For gut loading crickets I recommend Flukers High Calcium Cricket Diet or T-Rex Cricket Gut Load ILF, and give them pieces of orange or carrot to eat as well. If you are buying one or many dozen crickets from the pet store, put the crickets in a separate container with the cricket gut load and orange slices for at least several hours before you feed them to your geckos. Feed only as many crickets as your gecko can eat at one time, or the crickets will pass the nutritious food and fill their bellies with gecko feces or dead crickets they find in the gecko cage.
See the section on mealworms above for my recommendations on gut loading mealworms.
Vitamins are also very important for your geckos. I (and many, many other breeders) recommend Miner-All vitamin supplement (made by Sticky-Tongue Farms). Miner-All comes in two types, "I" and "O". "I" is for indoor animals and contains vitamin D3. "O" is for outdoor animals and does not contain vitamin D3. Since leopard geckos are not basking lizards (such as bearded dragons), it is important to use the "I" to provide them with vitamin D3 in their diet.
The typical method of administering vitamins to your geckos (if feeding crickets) is the "shake and bake" method. Put a small amount of the vitamin supplement in a jar, plastic bag, or other small container, place the crickets in the container, and shake until the crickets are covered with white powder. This should be done immediately before you feed your geckos because the crickets will clean themselves and remove the powder. Juvenile leopard geckos require a lot of calcium and vitamins during the growing process, so food items should be coated with vitamin powder at each feeding. Non-breeding adult geckos do not require as much calcium, so supplementation twice a week is sufficient. Egg-laying females require a lot of calcium; so all prey items should be dusted with vitamin powder.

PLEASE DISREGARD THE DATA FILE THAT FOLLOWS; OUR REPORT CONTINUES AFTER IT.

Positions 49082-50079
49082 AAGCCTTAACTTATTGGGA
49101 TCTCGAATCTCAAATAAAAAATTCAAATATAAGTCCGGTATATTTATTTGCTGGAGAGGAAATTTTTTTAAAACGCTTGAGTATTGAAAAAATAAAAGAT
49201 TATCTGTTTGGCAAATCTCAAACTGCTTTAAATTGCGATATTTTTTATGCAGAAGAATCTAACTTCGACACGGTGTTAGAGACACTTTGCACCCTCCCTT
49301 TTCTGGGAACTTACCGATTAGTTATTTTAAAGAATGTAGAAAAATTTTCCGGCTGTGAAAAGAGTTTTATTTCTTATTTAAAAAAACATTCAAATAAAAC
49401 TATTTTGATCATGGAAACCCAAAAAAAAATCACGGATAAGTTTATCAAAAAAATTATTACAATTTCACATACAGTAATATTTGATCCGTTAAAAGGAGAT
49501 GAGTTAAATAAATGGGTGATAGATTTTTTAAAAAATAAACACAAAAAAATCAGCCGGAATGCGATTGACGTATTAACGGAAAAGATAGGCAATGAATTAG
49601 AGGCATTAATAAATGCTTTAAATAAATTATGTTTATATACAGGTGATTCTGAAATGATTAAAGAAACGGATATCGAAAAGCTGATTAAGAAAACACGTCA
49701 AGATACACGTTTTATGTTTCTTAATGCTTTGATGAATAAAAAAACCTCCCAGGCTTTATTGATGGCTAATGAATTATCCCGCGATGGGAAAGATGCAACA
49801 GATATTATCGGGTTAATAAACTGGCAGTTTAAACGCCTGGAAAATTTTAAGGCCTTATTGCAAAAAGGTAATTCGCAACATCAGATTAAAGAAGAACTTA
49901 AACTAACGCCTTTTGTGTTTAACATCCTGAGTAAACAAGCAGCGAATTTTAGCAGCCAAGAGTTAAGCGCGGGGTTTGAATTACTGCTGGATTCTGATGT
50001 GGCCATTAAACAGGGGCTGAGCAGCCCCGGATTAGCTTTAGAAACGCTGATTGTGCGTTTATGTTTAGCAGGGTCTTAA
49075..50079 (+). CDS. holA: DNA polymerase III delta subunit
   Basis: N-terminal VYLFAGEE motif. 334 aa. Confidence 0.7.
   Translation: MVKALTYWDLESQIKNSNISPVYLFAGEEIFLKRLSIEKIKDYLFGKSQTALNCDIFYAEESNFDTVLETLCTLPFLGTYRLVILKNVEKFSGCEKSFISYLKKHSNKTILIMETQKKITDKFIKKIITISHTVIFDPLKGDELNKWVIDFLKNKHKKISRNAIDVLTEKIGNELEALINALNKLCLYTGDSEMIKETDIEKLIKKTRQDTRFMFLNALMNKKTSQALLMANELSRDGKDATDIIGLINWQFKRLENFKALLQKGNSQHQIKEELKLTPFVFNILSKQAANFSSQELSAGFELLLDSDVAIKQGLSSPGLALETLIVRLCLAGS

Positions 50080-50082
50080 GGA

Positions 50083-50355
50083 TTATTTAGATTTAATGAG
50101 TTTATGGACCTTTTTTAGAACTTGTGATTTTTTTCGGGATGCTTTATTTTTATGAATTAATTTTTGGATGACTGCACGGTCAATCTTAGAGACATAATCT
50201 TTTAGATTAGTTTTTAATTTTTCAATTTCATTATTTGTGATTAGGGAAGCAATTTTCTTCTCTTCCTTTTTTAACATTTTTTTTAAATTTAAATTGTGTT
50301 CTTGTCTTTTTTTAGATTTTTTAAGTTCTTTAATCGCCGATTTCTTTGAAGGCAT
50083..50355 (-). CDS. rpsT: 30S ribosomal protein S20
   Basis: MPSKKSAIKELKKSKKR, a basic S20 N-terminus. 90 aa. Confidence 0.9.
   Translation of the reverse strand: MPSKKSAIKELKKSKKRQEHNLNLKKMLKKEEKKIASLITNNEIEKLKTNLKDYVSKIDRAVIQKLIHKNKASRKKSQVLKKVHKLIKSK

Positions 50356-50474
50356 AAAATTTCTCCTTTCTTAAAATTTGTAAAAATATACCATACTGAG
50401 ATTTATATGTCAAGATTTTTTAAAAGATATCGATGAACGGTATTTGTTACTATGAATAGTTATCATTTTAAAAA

I also provide a shallow dish (jar lid, Gatorade bottle top, etc.) with a small pile of Miner-All "I" vitamin supplement for my geckos at all times, in addition to gut loading. This is very important. Believe it or not, the geckos will literally lap up the vitamin powder from the dish if they need it. I rarely see my geckos eating the vitamin powder from the dishes, and you may never see your gecko eating it, but they will.
Paper towels do not allow for easy spot cleaning, and should be replaced entirely once a week. Sterilization of the entire cage is not required each week, but should be done at least every four months.
But, maybe you are planning on breeding your geckos or would just like a break and choose to hibernate your geckos. Simply turning off the under tank heater is often enough to hibernate your geckos, as they can be hibernating at 70 degrees Fahrenheit (as low as 55-60 degrees is fine). During the hibernation period your geckos will eat less, drink less, and be less active. They can remain in hibernation for up to three months without losing much weight because their metabolism has slowed, requiring less energy. You can choose to feed your geckos occasionally, but only feed lightly. If your geckos do not want to eat during this period that is fine, remove uneaten crickets so they do not annoy your geckos.
At least several times during the fall and winter I get emails from concerned leopard gecko keepers who have noticed their geckos are eating less. This is normal, and is the result of the temperature fluctuations in your house from summer to winter. I would not worry as long as the gecko is maintaining a fairly constant weight, normal feeding should resume in the spring.